Afterwards, the rest of the afternoon was pretty laid back. We rounded on LDAs (left displaced abomasums) and an equine case and called it a day. This morning, I got the chance to palpate about 15-20 dairy cows at the school's dairy farm. Although the 4:45 wake up call was way early, it was peaceful hanging out with the cows while the sun came up and trying to figure out exactly what I was touching. I realized I majorly suck at palpation. I sucked before and I suck still... but I probably will not do it much (if ever) in the future, so it was cool to go out and give it another try. I palpated another mare this morning as well that was about to ovulate. I felt nothing, but apparently she had a 51 mm follicle on her right ovary... oh well!

I also tried my hand at bleeding pigs this morning (taking blood, not killing them!). There were two large boars in isolation at the beef farm that tested PRRS positive and Mycoplasma positive, so we were re-submitting blood and hoping for some negative results. I tried a couple of times with no luck, so I ended up holding the snare for the clinician to give it a go. He isn't totally comfortable with pigs, so I think he was frightened that we would get hurt... these guys were a bit too young to know the extent of their strength so luckily it was a pretty easy process to get blood on them.

Not a truly dull moment on this rotation, and I have enjoyed immensely (other than not knowing ANYTHING about food animal medicine). I think I've learned a lot, but I think I'm ready to be back in the small animal world :)

Monday, June 27, 2011

Making Animal Babies

My first call on ambulatory was the horse farm on campus. There was a group of 8 or 9 mares in various stages of pregnancy/ovulation, so we checked out the pretty ladies all morning. Most had already been bred, so we fetal sexed a few of them. The first one was an obvious colt... after that it got shady because Standardbreds are big. We are not. No amount of trying was going to make our arms longer and able to get the ultrasound probe far enough to be able to check out the babies!

Another mare that we examined was 60 days pregnant - I got to palpate and feel the right uterine horn for the fetus - pretty awesome.

Most of them had foals still with them - little fuzzballs just following Mom wherever she went. Most stood patiently while mom got palpated, but one just couldn't resist nipping at us when we were getting some of mom's blood... it didn't hurt, and it was sort of cute.

Went to the meat plant/disassembly plant today - more on that exciting morning another time. I am exhausted and have a 4:45 am wake up call to palpate cows at 5:15 tomorrow morning... it should be fun, although I'm not very good at palpating... I think I'll be happy when I start ER, even though most of my rotation is on night shifts!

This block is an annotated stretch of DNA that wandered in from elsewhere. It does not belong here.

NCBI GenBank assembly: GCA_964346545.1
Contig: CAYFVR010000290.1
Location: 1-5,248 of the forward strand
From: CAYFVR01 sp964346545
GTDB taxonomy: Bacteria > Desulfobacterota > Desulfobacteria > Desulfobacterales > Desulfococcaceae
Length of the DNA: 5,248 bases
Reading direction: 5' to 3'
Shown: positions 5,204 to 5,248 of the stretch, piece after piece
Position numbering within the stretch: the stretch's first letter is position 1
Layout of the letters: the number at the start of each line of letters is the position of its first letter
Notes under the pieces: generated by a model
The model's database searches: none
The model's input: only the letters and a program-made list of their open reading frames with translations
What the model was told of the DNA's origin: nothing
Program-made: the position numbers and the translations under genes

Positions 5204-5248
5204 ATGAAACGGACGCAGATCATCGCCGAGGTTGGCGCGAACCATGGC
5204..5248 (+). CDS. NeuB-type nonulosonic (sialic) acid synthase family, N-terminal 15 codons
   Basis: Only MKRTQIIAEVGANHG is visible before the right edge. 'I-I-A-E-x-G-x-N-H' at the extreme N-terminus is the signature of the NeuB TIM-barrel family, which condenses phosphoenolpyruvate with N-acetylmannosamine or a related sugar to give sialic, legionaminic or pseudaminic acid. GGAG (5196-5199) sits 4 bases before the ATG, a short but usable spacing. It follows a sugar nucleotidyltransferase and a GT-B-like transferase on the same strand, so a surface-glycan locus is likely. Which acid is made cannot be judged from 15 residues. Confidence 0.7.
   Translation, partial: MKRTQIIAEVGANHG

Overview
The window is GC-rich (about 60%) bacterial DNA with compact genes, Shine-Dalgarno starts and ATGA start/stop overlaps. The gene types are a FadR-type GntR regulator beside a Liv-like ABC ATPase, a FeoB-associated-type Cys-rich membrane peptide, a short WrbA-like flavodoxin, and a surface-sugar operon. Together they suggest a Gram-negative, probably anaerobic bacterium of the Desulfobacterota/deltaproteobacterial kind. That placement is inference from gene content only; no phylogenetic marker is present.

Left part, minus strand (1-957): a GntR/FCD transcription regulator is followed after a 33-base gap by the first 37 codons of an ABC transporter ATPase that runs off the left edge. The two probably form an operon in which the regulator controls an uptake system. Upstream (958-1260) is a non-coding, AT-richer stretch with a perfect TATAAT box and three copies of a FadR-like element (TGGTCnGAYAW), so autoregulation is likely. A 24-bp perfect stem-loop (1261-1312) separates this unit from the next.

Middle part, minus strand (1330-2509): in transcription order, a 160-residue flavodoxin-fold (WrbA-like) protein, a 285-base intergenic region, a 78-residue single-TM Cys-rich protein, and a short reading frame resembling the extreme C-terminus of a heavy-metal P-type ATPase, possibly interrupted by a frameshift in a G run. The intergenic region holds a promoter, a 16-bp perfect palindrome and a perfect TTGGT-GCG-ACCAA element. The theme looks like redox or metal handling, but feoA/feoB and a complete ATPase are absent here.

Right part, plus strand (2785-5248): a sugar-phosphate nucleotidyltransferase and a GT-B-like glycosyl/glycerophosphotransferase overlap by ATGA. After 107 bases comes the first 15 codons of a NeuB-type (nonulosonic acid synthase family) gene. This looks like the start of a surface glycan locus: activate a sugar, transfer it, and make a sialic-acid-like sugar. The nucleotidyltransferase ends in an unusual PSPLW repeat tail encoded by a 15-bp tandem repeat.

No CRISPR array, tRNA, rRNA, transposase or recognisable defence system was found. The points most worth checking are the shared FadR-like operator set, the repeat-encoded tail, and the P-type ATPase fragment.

Friday, June 24, 2011

Why Vet Med?

Someone asked me the other day when I decided I wanted to be a vet. I started thinking about the whens and whys of going to vet school and realized that I'm not really like most vet students. Veterinary medicine was never my life's dream. Sure, I wanted to "be an animal doctor" when I was a kid, but then I liked the idea of being an architect (I like to draw, but I'm terrible), and for a little while I considered pediatric oncology (which must be the most depressing career in the world) because my friend's little sister has cancer and I wanted to save little kid's lives.

I think I always knew that I loved science and would eventually have some sort of science or medical related career, but I never knew what. Once I started undergrad, I started aiming toward ecology and environmental science. I took a tutorial on marine mammal conservation because I thought I'd like to become a marine biologist... but there aren't a whole lot of those around the midwest. I eventually got interested in aquaculture and thought for a minute that I could save world hunger by building stable, healthy fish farms and feeding the world. I'm not entirely sure what the turning point was, but sometime during Junior year I decided that I didn't want to graduate. It was only my third year at Lawrence, but fourth of college and I could have graduated on time... but I kind of didn't want to leave... and since I got a scholarship that would pay for my fourth year at Lawrence, I talked to my advisor and convinced her it was a great idea for me to stay and that I was going to apply to vet school.

She nicely told me there was no way I would get in with my grades.

My response was f*ck this, no one is telling me that I can't do something. Unfortunately this ridiculously self involved mindset has gotten me into quite a lot of trouble and pain over the years (my recent marathon, the broken finger... the list goes on...). I ended up rearranging my schedule for the second and third trimesters of junior year and tearfully telling my favorite professor that I could no longer go on marine term (trip to cayman islands for research - the trimester revolves around the 2 week trip). I then registered for organic chem 1 and 2 and a handful of equally exciting classes. Talk about a huge let down to follow my new life dream.